-  Photo: Work Truck

Photo: Work Truck

No industry is immune to change. Fleet management is no exception with its constant changes. Some change is easy to manage and cope with. Other changes are far more complicated, time-consuming, and frustrating. Especially when they are connected to work.  

Change is frequently worth it. In the end, you see the fruits of your labor. Often, however, change takes quite some time to manifest the results. Sometimes, regardless of the efforts made, change doesn’t work out how you had hoped.

So, how do you work with change when you have other responsibilities? How long should you give change a chance to show results? And how do you become a champion for change?

Change Takes Time

When you have a demanding job, how do you take the time to make necessary changes for the better? Often this means learning a new process or system or completely adjusting your workflow.

Do you truly understand the value of small accomplishments?

And change requires time. Time to analyze the fact that change needs to happen. Time to discuss the issue and determine possible new ways of handling things. Time to train. Time to make the change happen. And time to analyze whether it worked.

Often, the goal and result of a change are time savings, increased efficiency, etc. When faced with change, we can’t just say, “I don’t have the time for this.” That will never allow room for growth and success.

Making Time for Change

So, where does that “time” come from? I won’t lie, sometimes, it comes from burning the midnight oil, but this should be the last resort. We do have to still be efficient and responsible.

Here are a few ways you can make time for change:

  1. Postpone non-essential responsibilities (where possible).
  2. Ask for help! Delegate time-consuming activities to staff to help you focus.
  3. Lay it out in stages. Looking at everything all at once can be overwhelming. If you set stages for your new project, you can attack things in chunks.
  4. Dedicate focus time. Take an hour or two on your calendar and book it out for you to work. If others can schedule a meeting with you, you can do it, too.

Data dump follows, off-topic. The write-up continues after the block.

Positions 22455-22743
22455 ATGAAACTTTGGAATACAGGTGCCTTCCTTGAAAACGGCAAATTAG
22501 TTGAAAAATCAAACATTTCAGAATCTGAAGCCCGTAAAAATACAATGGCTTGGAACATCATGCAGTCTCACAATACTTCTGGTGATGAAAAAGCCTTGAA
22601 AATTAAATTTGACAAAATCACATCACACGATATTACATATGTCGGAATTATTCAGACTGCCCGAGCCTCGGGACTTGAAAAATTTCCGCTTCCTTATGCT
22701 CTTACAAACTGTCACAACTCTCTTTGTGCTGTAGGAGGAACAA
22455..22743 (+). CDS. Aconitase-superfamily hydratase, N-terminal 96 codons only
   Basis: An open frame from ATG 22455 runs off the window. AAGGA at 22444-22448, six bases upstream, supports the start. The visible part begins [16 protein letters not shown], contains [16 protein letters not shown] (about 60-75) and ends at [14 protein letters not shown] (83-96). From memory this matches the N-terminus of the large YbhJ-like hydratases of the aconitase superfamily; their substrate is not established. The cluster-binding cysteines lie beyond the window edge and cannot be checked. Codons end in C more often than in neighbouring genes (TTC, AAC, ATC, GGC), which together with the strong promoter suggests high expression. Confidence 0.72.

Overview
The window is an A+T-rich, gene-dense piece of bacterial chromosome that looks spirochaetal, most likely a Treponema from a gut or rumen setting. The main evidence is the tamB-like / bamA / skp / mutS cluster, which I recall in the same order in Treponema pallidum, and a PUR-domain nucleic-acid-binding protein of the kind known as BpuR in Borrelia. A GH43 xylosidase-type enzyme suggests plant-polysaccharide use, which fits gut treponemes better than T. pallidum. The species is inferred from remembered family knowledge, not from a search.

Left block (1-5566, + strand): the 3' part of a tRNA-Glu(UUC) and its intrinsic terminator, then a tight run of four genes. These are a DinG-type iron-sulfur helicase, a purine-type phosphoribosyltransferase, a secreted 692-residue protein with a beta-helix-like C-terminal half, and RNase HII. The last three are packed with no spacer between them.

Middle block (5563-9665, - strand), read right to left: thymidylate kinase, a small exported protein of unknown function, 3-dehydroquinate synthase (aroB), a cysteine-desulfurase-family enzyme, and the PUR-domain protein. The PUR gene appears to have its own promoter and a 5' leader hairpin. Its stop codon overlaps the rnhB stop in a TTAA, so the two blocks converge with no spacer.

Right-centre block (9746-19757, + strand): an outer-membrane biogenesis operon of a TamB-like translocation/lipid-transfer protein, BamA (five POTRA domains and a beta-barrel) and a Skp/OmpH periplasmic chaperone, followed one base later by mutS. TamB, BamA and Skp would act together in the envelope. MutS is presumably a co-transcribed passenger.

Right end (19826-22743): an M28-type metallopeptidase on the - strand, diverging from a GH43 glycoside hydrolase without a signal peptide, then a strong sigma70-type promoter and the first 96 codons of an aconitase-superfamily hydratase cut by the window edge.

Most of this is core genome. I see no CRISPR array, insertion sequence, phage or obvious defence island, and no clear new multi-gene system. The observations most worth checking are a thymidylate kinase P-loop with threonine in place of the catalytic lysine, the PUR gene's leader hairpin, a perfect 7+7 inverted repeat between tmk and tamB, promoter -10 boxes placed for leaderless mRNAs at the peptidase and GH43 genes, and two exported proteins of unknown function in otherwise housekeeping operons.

When to Wait Change Out

As noted, results from change don’t happen overnight. Often fleet changes made today can take weeks, or months, to come through. Don’t be frustrated if it takes some time.

How long should you wait for change to happen before trying a new path or reverting to past practices?

Set a goal and track any possible metrics. Make sure you arrange a solid time frame to give change a chance. Some changes may have immediate results. Others may take a quarter, or even a calendar year, to show the fruits of your labor. Set a logical time frame for your project to see if your change has worked.  

When to Say ‘Enough is Enough’

It typically comes down to time and money when determining whether the time and effort spent on change are paying off. Good data is essential when analyzing change management results. 

As noted, new systems can take quite some time and effort to set up. New programs or ways of operating take time for staff members to adjust. But when you realize you should be seeing results and time spent adapting is still more than you were spending before, it’s OK to stop to reassess.

Change needs results, and it’s no use pushing forward unnecessarily if it’s not succeeding.

Change Can Be Hard

As noted, not all change is going to work out. But you won’t reap the potential results if you don’t try.

Be a champion for change. Don’t be the one saying, “This is how it’s always been done,” as an answer anymore. Because change comes at any time, and the ones ready for change will succeed.

Stay positive and be the one who embraces new opportunities. Take the time to “upskill” yourself in new technologies, solutions, and fleet management.

Did this help you out? What efforts have you been making for change? And remember, if you are feeling stressed about change, your drivers likely are, too. Check out these 6 tips to reduce work truck driver stress to help everyone handle change and make it through to tomorrow.  

Email me, and let’s chat!
Lauren.Fletcher@bobit.com

Author

Lauren Fletcher
Lauren Fletcher

Executive Editor

Lauren Fletcher has covered the truck fleet industry since 2006 and is the executive editor of Work Truck magazine.

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Lauren Fletcher has covered the truck fleet industry since 2006 and is the executive editor of Work Truck magazine.

View Bio
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